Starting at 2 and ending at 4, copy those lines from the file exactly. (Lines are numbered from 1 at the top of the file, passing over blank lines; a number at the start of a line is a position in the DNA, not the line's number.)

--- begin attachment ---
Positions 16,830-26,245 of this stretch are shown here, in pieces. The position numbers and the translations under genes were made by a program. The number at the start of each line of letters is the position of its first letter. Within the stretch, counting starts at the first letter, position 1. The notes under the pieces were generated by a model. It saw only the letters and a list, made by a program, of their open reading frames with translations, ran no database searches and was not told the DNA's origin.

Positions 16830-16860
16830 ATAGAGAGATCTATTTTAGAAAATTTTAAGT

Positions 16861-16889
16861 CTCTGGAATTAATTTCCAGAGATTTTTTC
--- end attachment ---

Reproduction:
Positions 16830-16860
16830 ATAGAGAGATCTATTTTAGAAAATTTTAAGT

Positions 16861-16889